A-Levels: If it is Anything Below an ‘A’ Do We Really Care?

Jacqueline's picture

We often discuss the stress and anxiety that comes with A-levels, but today I beg the question: what is their real purpose in everyday teenagers' lives? And why do we fail as a society to see the true meaning that each brown paper envelope holds to each individual?

Take Tom Daley for instance. He is young, talented, sporty and good looking- his rise to fame through his Olympic bronze last summer would suggest his astonishing A* A A, outcome on Thursday was simply a stroke of luck and means nothing to the young star. This argument in retrospect seems quite likely, so why on earth would heart throb Tom Daley need three A-levels at Russell group level to succeed in life? Quite simply, he doesn't.

Now we travel to the other end of the spectrum and in fact the other side of the world when we think of Katie Gee and Kirstie Trup. Two incredible 18-year-old girls not known due to Olympic stardom, but instead as victims in the horrific acid attack that happened last week as the girls continued their charity work at an orphanage in Tanzania. Their results and acceptance to the universities of their choice means the world to these girls, so I again suggest that we as a society fail to see the true meaning of each brown paper envelope to each student.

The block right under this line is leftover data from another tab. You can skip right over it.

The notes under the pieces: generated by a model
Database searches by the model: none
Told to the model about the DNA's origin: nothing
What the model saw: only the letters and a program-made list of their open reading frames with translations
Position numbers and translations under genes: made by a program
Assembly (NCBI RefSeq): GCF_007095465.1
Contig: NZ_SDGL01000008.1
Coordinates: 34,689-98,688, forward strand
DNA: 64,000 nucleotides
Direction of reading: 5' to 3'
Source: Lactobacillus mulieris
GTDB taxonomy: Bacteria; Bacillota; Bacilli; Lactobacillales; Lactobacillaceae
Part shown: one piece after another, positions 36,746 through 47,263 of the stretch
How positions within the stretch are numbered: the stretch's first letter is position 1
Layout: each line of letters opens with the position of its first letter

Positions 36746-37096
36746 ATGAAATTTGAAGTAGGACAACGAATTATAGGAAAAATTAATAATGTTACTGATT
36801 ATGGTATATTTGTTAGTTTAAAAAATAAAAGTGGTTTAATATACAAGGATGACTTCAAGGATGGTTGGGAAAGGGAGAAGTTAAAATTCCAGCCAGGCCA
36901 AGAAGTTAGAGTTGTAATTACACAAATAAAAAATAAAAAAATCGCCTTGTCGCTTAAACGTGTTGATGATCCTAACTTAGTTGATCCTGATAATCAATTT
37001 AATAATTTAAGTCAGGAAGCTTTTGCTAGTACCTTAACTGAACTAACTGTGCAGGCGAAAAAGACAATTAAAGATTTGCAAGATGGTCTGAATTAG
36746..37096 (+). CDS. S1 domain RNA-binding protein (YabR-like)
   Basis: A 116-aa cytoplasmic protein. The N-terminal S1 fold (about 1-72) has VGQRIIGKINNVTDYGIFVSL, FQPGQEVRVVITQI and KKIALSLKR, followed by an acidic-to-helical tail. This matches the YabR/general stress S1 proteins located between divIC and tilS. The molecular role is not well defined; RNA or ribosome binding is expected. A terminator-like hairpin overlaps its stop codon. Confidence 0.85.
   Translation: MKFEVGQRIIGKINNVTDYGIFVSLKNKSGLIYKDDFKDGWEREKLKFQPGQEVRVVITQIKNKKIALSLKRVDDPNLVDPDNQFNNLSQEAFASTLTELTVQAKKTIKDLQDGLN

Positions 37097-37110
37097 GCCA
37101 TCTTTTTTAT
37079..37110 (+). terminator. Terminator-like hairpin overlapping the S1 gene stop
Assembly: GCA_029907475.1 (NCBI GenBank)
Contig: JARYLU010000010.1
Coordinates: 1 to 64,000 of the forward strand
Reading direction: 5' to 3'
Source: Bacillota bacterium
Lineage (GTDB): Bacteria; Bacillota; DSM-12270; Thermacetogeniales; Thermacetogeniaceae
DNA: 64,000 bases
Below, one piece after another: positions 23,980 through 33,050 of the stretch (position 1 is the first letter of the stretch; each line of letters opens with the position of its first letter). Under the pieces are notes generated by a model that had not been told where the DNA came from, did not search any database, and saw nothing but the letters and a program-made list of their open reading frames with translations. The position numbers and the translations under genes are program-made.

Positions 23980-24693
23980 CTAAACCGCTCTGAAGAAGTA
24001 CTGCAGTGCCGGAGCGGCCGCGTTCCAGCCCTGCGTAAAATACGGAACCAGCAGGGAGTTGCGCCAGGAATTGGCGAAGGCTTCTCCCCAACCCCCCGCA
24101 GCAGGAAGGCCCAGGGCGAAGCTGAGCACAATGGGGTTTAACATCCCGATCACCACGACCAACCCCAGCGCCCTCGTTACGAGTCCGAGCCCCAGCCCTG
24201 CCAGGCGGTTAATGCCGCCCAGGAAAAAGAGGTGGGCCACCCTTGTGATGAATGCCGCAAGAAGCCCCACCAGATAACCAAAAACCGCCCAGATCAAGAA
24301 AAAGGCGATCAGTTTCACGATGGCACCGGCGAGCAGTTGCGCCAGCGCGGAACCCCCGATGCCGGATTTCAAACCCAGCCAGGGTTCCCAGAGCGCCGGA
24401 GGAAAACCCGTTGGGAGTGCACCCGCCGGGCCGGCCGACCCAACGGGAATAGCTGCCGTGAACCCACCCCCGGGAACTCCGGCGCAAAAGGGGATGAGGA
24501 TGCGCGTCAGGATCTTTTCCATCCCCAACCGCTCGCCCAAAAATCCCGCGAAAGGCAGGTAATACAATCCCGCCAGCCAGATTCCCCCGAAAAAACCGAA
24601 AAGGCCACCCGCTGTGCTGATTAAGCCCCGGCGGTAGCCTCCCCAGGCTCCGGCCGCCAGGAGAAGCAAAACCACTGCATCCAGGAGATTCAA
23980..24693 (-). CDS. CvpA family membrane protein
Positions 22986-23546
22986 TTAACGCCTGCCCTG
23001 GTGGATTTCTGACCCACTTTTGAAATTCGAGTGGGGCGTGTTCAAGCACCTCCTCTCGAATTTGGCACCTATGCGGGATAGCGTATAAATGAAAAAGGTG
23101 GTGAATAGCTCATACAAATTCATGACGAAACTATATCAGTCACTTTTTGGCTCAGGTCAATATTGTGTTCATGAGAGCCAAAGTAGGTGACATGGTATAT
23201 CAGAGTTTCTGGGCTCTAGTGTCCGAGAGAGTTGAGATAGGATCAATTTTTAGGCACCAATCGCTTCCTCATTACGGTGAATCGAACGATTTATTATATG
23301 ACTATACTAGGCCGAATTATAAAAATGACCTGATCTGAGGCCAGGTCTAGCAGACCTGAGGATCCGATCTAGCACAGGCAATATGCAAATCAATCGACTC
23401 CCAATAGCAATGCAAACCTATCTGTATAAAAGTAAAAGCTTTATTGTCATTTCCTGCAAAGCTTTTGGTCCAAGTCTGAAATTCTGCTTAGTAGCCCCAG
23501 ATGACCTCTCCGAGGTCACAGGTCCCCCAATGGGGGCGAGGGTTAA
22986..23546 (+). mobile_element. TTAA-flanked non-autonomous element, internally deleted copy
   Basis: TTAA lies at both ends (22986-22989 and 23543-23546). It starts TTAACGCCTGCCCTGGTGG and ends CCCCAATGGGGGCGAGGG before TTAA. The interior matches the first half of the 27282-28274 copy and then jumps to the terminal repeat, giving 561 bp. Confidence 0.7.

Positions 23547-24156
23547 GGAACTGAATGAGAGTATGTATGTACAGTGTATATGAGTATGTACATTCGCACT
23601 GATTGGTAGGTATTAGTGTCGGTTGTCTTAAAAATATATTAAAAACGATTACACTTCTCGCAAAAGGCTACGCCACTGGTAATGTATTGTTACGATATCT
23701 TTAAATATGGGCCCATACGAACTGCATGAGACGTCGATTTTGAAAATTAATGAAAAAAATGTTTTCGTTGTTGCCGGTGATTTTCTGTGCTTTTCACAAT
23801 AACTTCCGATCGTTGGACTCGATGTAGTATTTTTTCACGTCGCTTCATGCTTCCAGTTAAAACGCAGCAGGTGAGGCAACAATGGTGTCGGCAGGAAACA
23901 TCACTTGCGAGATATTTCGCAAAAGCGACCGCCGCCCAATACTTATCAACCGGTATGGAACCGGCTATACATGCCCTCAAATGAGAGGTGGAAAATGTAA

Success Judged Individually

As youth unemployment is on the rise, surely our biggest focus as a country should be on our younger generation- as Margaret Thatcher would call us, the next work force of this era. Young people however, seem to be last on every journalist's, news reporter's and politician's lips. Within the last decade, we have seen the removal of EMA, a tripling rise in tuition fees and of course the riots that were blamed on us teens.

For me, Thursday 15th August could not have come sooner. The anxiety, the terror and the stress associated with the results of course was magnified in those first two weeks of August, but the true meaning of those results to the everyday student is forgotten. We see images all over the BBC of the A* students opening their results as they travel to Oxbridge, but what about the average Joe who has worked, revised and drawn as many spider diagrams as they possibly can to reach their limit?

There are the students who fight to get the grades they need to gain a better future and who got the best grades they could, to get into the greatest university they can. Do they really matter? I didn't get the greatest grades, I got a comfortable BBC, but I did get into the best university I could for my degree. I may not have achieved perfection, but for me that brown envelope contained the key to my successful future. So in the grand schemes of things, surely success is not measured by grades, but in fact personal achievement.

By student writer Jacqueline Gordon. See more of Jacqueline's pieces here.

Share with friends